Q&A: Paul Is Undead Author Mashes Zombies With The Beatles

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Musician, music industry insider, and sometimes chick-lit author Alan Goldsher has had one hodge-podge of a career. He’s played with Janet Jackson, ghostwritten for NBA stars, and now he’s mashing music and zombies. His new book, Paul Is Undead ($10, Amazon), is Beatles history text, meets Scary Movie, meets Ren & Stimpy. The fab four are transformed into a band of flesh seeking zombies and about 100 fart jokes and disgusting zombisms later, the book ends, on a somewhat metaphorical note: with an exploding head. “If you’re a Beatles fan and you’re not a snob, you’ll dig it,” Goldsher says. “It’s for the Beatles nuts from a Beatles nut.”

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Nutty he may be, but skeptics take note: Goldsher is doing something right. Before Paul Is Undead hit bookstores, it was already optioned for a movie deal. He’s even working on his next music/monster pairing, Frankenstein Has Left The Building, a mash of Frankenstein meets, yes, Elvis. Here, I chat with the author about his rock blasphemy and why he thinks music and horror fans alike will declare his zombified Beatles history a true monsterpiece.

Allie Townsend: First off, I think people will want to know what qualifies you to write this book. What’s your Beatles/horror cred like?

Alan Goldsher: I’ve spent most of my life in the music industry. The Beatles were the first pop music I listened to. They’re so melodic and catchy, but they’re soulful too.

Some of the first grown up literature I read was Stephen King, and that always stuck with me. I’ve never really written horror, but then the zombie renaissance happened. I guess people will say this is a band jumping project but it’s not. It’s very organic. I love the Beatles. I love horror. If I could proudly say that this is a part of the Beatles canon or the horror canon, well that would be really special to me. It’s not like I read Pride & Prejudice & Zombies and said, “Ooh, I want to do that.” This is an organic thing.

AT: How will this book appeal to Beatles fans?

AG: That’s something I was overly conscious of. I went over the top trying to be gross and funny, but I was very conscious of staying true to the history of the group. Every scene that involves the band is based on a real event, except I’m zombifying it.

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AT: What about zombie nerds? How were you did you make this work as a horror story?

AG: I’ve got to admit, as I was writing it I kept thinking, the zombie nerds are going to tag me. You have these situations where you create your own universe and thus you create your own rules. A lot of the zombies I’ve created are not a part of the actual zombie realm. They’re high functioning zombies. The zombies in the book are high functioning in general. I don’t know how the zombie people are going to roll with that, but it’s no more or less absurd than your typical Stephen King book.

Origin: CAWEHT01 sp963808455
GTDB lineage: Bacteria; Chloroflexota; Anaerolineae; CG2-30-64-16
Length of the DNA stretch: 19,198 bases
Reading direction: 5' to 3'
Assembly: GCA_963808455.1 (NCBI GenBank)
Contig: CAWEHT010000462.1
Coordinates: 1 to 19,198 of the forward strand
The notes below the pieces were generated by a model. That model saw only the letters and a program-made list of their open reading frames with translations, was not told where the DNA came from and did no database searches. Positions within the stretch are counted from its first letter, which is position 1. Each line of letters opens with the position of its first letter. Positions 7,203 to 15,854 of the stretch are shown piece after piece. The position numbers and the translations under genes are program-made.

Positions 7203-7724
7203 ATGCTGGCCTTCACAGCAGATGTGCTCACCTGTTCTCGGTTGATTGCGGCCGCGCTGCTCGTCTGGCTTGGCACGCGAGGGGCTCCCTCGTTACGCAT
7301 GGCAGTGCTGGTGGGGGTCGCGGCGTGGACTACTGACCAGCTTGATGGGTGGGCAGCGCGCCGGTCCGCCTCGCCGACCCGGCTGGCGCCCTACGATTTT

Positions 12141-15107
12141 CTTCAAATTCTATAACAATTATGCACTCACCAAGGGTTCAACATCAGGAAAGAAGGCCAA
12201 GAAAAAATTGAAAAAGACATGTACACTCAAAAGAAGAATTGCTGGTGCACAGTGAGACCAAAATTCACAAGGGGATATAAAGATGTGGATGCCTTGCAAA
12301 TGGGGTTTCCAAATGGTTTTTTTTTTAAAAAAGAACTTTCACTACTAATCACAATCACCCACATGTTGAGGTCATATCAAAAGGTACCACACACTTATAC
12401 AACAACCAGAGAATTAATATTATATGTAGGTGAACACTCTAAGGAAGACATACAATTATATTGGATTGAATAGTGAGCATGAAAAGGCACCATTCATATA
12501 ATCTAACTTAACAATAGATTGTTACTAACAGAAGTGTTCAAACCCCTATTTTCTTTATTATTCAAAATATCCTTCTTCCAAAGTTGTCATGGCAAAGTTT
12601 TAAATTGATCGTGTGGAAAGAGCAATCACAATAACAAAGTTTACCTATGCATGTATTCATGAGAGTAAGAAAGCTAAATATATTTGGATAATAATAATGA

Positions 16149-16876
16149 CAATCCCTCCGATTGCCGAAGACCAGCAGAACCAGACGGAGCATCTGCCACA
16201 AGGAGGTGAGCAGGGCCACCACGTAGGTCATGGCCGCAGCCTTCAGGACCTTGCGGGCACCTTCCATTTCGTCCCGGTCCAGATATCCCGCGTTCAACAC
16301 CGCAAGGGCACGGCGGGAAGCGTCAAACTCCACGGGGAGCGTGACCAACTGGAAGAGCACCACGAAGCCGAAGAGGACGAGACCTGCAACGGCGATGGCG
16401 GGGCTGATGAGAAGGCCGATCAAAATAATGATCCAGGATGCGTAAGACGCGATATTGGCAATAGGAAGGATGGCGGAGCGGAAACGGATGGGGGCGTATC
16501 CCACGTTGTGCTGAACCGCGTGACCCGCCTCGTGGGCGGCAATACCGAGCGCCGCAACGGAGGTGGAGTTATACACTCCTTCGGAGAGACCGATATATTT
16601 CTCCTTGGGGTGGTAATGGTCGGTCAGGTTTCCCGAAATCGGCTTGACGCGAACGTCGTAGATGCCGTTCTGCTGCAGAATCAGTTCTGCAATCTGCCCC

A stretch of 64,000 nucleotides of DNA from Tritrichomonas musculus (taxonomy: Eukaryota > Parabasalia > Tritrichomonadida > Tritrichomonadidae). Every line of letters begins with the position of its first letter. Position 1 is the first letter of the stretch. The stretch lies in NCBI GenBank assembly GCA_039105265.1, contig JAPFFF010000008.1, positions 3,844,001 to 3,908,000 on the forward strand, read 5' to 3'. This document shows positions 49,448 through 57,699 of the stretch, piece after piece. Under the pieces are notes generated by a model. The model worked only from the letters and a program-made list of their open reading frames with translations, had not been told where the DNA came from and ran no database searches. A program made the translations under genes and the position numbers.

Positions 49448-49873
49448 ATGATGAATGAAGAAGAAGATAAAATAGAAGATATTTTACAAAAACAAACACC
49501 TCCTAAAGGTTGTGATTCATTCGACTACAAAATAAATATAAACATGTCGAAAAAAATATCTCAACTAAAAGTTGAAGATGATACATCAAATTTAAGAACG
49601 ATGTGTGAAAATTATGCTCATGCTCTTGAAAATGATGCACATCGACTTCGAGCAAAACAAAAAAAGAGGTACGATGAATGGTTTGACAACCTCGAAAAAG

AT: But the whole thing is written as an oral history? Is that a World War Z reference?

AG: It’s a goof on rock histories. There are so many rock oral histories that come off as pretentious, so I wanted to do that a little too. I also wanted to get in as many of the characters as I could. The Beatles mythology is so vast and sprawling that to get all of those voices in there would be really fun. There are 53 characters and I did my best to distinguish them.

AT: I’ve heard it’s already been optioned as a film? Will we see it on the screen?

AG: It’s a very filmable book, so I hope. With the success of Shaun Of The Dead and Zombieland, I can see it happening. It’s a spiritual cousin. I actually wrote a screen play and they’re considering using it. Whatever they want to do, I’m down with it. If it does make it to the screen though, it’s going to be pretty damn good.

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AT: I have to be honest. I asked a few of my die hard Beatles fan friends, and they aren’t sold on the idea of the book. How do you work around that?

AG: Either you’re in or you’re not. I treat the band with a lot of the respect. I was really respectful to the history and the spirit of the band. You can look at it as kind of like A Hard Day’s Night, a rag tag comedy. If they can accept that, they can accept this. Either, they’ll roll with it or they won’t.

AT: And you’ve already announced your next music mash-up, yes?

AG: Yes, Frankenstein Has Left The Building.

I’m basically retelling Frankenstein with Elvis as the creature. I’ve already written a chunk of it and it’s kind of a natural thing. We’re not calling things mash-ups anymore, we’re calling them remixes. So this is a Frankenstein/Elvis remix.

You can almost say that stylistically, Elvis took a little from the blues and little from country and a little from swing. There’s a something about Elvis’ music and career that lends itself easily to the Frankenstein myth.

AT: So what kind of reader will love a book about Beatles and zombies?

AG: The most important thing to have to read this book is a sense of humor. It’s so over the top absurd. It’s not a scary book, but it’s really, really gross. Lots of blood, dismemberment and fart jokes.